The thin texture of Hawkins' novel isn't necessarily a flaw. One of the attractions of standard genre fiction is that it doesn't demand too much attention to anything more than the core basics of the story. You don't have to decode all those little signifiers or pause to admire (however queasily) a reference to "a supermarket deli tray full of hoary carrots and gnarled celery and a semeny dip," let alone think about what kind of woman would make such a comparison. You can zip through a series of streamlined, familiar sentences (akd, clichés that would set a literary critic's teeth on edge), without too many distracting ambiguities or a lot of scene-setting. It's hard to conjure up an image of the Blenheim Road, the site of so many of Rachel's fixations, but there are plenty of readers who won't miss that a bit.
And unlike "Gone Girl," most suspense novels don't play cat-and-mouse with both their readers and the genre itself. (Here's where I need to discuss some of the plot twists of Flynn's novel, so if you don't want to read that, make yourself scarce.) Flynn's narrative is an elegant meta puzzle box in which the reader is at first shackled to two average people -- the squirrely Nick and the fake, innocent Amy who narrates the diary the real Amy concocts to incriminate him -- hapless victims of circumstances and forces like the economy, the media and the criminal justice system, all well beyond their control.
At the midway point of "Gone Girl," the real Amy's voice breaks in, revealing that she has, through superhuman ingenuity and commitment, been the master and designer of everything we have seen so far. Her machinations include not only decanting a pool of her own blood to leave at the supposed scene of the crime, but also carefully establishing, over the course of year, the false impression that she is afraid of blood. This Amy is a monster, but she's powerful, and the reader experiences an exhilarating rush at suddenly finding herself attached to such a commanding narrator. (One of the few smart touches of David Fincher's embalmed film adaptation of the novel is to reveal Amy's true nature in a scene that shows her roaring down a highway in sunglasses, the visual embodiment of Nietzschean freedom.)
Amy is not "likable," but then again she's the villain. "Gone Girl" concludes with Nick decisively confined in her trap, put in the position of pretending to be her doting husband for the foreseeable future. "I want to be married to a normal person," he protests, but Amy doesn't buy it. "You think you can ever be a normal man again?" she asks. "You’ll find a nice girl, and you’ll still think of me, and you’ll be so completely dissatisfied, trapped in your boring, normal life with your regular wife and your two average kids." As demented as this sounds (and some readers find Flynn's conclusion excessively dark), Nick soon realizes that she's right. No ordinary woman would or could do as much to possess him as Amy has, and eventually such a woman would come to seem "substandard" by comparison.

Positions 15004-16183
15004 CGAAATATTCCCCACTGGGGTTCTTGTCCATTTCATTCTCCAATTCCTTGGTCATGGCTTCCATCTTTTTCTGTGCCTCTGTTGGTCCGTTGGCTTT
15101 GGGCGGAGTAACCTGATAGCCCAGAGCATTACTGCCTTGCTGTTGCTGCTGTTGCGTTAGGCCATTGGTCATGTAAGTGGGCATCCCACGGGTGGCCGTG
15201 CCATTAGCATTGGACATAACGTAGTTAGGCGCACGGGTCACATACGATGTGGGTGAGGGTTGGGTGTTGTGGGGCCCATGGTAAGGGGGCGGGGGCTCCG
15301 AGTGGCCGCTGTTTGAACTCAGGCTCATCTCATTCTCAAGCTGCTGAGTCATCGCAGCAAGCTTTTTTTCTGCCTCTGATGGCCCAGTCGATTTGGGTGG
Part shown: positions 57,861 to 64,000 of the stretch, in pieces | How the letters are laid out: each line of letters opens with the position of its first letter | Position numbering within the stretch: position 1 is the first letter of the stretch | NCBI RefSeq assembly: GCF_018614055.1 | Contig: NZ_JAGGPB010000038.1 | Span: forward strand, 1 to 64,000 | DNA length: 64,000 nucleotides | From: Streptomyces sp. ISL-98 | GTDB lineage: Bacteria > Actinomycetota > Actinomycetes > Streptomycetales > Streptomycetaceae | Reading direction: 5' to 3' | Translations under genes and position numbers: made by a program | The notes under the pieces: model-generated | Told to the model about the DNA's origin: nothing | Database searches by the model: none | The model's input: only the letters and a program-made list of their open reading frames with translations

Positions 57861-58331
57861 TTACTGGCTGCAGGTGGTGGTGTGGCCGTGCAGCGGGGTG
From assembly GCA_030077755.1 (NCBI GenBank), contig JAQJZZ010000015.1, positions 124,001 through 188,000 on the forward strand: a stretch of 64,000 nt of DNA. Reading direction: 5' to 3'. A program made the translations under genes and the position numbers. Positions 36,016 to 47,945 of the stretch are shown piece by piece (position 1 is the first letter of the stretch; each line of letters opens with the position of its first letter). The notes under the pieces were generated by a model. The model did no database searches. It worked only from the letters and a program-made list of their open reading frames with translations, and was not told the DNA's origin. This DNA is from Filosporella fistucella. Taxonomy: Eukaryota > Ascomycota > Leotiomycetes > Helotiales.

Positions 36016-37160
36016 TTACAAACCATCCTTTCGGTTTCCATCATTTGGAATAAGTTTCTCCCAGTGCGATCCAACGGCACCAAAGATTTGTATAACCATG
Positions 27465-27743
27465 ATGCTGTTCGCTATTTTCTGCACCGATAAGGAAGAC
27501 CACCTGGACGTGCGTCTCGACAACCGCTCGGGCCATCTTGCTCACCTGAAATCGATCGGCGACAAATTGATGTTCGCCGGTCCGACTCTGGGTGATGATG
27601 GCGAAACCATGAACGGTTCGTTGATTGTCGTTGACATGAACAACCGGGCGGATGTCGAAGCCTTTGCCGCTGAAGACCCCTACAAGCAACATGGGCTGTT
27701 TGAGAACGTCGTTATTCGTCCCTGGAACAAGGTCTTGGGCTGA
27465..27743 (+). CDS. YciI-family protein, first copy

Nick says he wants a normal wife the way the readers of books like "Gone Girl" say they prefer likable, morally comprehensible characters. Amy and Flynn call bullshit on that. If you wanted to read about decent people going about their relatable lives, you'd be reading literary fiction by writers like Alice Munro or Alice McDermott. When it comes to thrillers, we may end up identifying with the hero, but he's not why we turn up in the first place, and not what many of us remember. It's Hannibal Lecter, not Clarice Starling, who keeps Thomas Harris' fans coming back for more. It often seems like the villain's inevitable defeat at the end of the story is merely a fig leaf to cover the pleasure we get from seeing him do his worst up to that point.
That many readers tacitly or even overtly identify with a great villain is not exactly a revelation; critics remarked long ago that Satan is the only truly interesting character in "Paradise Lost." But most commercial crime fiction refuses to acknowledge this, presenting a Potemkin Village of moral uprightness while indulging its audience's evident hunger for blood, guts and clever, sadistic serial killers.
Of course, it's possible to read "Gone Girl" as purely the story of one such bad guy -- or, in this case, bad girl -- and to be perturbed that Nick never gets free of Amy in the end. Fincher's film more or less takes that view of the story and hundreds of thousands of readers have enjoyed Flynn's novel on this level, like any other work of psychological suspense, before moving on. Look deeper, however, and you can find a lot more: sharp prose, scathing satire of contemporary gender roles, bravura manipulations of narrative technique and an interrogation of the thriller form itself. These are qualities you almost never come across in the genre, and the real reason why we won't be seeing the next "Gone Girl" any time soon.